Can you prove that a sales training program actually delivers on its promise of improvements in skills and knowledge?

I can.

As I have explained in previous editions of eCoach, my company, The Sales Board, has been using a validated instrument to reliably measure factors pertaining to Action Selling ® training since 1995. Those factors include how much knowledge a salesperson has about each of the five Critical Selling Skills that Action Selling ® teaches; how much that knowledge level improves after training; and how well the person is able to use the knowledge on the job.

That last point—measuring the application of skills and knowledge on the job—has always been the missing link in proving a direct connection between sales training and a subsequent increase in sales revenue.

Today, 21 years later, we have compiled data on 400,000 salespeople from more than 3,500 companies in a broad range of industries. Our SQL relational database contains about 78 million data points. We have so much “big data” on the impact of sales training that we can report results not only for the whole “universe” of salespeople, but for salespeople within particular industries.

Let’s look at the professional-services industry, for instance. “Professional services” includes fields such as architecture, accounting, engineering, medicine, law, IT services, management consulting, and others. How do salespeople in the professional services industry compare to the broader universe in terms of the tangible benefits they gain from sales training?

How do salespeople in professional services compare to those in other industries?

For the most part, professional services tracks the universe pretty closely. A significant difference appears, however, in the degree to which professional-services salespeople improve their ability to apply skills after training. Looking at post-training application scores for all five of the critical sales skills combined, the universe shows an 86 percent gain; professional services shows an 89% gain.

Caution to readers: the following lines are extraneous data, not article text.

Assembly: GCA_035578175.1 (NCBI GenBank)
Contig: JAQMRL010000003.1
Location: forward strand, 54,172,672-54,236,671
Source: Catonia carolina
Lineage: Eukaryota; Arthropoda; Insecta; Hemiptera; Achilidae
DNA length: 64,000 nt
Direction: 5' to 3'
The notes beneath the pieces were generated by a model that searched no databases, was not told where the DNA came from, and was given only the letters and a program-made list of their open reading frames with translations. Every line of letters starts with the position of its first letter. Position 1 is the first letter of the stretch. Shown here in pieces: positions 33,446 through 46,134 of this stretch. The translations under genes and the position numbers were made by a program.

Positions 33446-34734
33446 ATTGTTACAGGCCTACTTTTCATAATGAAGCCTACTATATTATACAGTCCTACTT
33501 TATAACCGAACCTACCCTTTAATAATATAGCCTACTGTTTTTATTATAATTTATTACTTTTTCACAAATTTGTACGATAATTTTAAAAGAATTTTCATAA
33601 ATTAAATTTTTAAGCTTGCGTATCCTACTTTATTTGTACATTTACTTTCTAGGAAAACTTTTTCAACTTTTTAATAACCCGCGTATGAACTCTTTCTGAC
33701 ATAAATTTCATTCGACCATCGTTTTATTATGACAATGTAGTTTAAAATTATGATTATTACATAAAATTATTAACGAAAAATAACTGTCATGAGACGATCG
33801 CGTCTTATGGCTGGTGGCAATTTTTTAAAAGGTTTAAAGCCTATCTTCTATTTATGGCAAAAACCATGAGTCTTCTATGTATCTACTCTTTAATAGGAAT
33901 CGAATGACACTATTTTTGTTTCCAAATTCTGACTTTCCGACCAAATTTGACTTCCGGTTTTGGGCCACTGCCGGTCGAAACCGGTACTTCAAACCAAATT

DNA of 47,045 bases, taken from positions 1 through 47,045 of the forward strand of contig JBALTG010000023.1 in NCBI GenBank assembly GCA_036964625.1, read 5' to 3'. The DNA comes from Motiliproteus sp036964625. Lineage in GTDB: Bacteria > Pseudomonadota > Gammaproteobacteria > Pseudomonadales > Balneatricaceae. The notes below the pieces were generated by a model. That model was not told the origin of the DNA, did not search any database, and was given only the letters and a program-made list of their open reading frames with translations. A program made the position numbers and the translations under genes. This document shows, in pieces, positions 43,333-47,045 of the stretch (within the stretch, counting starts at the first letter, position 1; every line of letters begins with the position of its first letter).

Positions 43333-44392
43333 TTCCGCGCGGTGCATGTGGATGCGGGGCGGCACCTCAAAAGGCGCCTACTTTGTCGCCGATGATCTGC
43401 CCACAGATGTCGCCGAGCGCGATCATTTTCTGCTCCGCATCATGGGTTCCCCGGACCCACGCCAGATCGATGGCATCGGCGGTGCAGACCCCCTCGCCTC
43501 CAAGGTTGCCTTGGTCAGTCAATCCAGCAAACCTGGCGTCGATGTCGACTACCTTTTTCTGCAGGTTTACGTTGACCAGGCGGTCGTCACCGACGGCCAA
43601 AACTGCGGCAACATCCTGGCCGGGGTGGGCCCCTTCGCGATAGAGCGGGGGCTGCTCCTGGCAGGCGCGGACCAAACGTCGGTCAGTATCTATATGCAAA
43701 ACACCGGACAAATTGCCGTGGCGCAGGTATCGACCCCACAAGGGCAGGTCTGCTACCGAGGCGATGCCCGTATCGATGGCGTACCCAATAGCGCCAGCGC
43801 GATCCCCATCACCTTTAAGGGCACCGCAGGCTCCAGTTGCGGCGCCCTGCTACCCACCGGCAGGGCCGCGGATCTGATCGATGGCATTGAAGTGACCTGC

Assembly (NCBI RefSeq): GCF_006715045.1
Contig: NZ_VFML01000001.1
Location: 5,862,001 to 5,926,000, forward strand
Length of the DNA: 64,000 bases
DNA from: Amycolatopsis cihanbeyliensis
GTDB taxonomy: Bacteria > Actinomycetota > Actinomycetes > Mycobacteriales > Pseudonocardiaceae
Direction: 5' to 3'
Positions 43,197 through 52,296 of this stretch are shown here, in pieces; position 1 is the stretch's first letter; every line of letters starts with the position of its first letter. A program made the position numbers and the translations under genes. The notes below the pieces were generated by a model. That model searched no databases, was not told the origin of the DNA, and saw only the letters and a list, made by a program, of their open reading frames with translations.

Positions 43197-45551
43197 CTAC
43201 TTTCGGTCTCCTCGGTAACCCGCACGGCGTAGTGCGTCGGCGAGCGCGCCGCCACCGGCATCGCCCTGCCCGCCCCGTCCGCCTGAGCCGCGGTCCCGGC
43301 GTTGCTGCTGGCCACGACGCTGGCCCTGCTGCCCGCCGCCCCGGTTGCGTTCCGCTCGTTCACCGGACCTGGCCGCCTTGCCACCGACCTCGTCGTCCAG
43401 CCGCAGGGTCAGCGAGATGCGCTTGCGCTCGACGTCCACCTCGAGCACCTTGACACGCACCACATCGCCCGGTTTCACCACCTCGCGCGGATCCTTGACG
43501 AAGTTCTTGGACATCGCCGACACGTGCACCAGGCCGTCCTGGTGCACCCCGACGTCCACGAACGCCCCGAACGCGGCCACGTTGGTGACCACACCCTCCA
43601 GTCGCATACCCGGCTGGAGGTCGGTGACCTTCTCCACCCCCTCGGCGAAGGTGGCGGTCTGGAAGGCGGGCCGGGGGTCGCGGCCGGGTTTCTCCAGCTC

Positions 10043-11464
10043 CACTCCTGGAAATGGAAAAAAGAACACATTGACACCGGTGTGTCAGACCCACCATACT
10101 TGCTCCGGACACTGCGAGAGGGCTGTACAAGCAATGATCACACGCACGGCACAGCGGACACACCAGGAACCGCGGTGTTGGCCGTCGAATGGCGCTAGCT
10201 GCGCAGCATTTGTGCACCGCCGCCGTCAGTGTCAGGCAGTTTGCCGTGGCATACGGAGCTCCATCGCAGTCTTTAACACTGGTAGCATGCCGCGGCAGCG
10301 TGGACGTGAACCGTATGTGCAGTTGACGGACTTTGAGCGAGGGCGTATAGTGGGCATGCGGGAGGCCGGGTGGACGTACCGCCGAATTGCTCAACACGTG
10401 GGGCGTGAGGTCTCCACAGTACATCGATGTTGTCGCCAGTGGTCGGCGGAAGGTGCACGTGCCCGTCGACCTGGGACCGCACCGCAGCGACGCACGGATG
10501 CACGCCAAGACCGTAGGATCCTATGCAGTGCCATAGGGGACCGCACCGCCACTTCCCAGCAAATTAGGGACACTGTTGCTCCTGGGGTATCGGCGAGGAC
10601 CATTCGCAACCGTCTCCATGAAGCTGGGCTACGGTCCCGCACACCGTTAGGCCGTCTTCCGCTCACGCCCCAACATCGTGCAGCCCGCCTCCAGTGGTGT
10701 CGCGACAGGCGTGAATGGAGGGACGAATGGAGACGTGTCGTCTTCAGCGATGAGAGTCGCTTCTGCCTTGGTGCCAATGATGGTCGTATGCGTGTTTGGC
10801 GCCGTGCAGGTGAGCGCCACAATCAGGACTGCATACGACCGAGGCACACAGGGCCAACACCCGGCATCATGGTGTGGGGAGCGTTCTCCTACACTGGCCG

The difference is most pronounced when we isolate Critical Sales Skill #3, Questioning/Listening. The best salespeople don’t just ask questions; they ask the best questions. These are the questions that allow them to develop a better understanding of the client’s situation and demonstrate their sincere interest in the client. Salespeople who do this best succeed most often at “selling themselves”—which is one reason why questioning is such a critical skill.

Here is training data for salespeople in professional services, vs. the universe in general, when we isolate the skill of Questioning/Listening.




A few observations about the numbers in those charts:

  1. In Questioning/Listening, professional services exceeded the universe to a meaningful degree in Knowledge gain (50% vs 46%) and by a huge margin in Application gain (58% vs 45%).
  2. This suggests that salespeople in the professional services industry are significantly better than average at putting knowledge to work in the form of real-world performance improvement. They are especially good at turning knowledge about questioning skills into actual great questions when talking to clients.
  3. By boosting this skill alone to such a degree, the training program more than justifies its cost. And remember that the overall application gain for all five critical skills combined was a whopping 89 percent.

For information about how to make sales training pay huge dividends, contact Action Selling ® at (800) 232-3485.

For a deeper look at the insights that 20 years’ worth of validated data can provide about the impact of training on companies like yours, see our Big-Data-Driven Sales Training Report for Your Industry.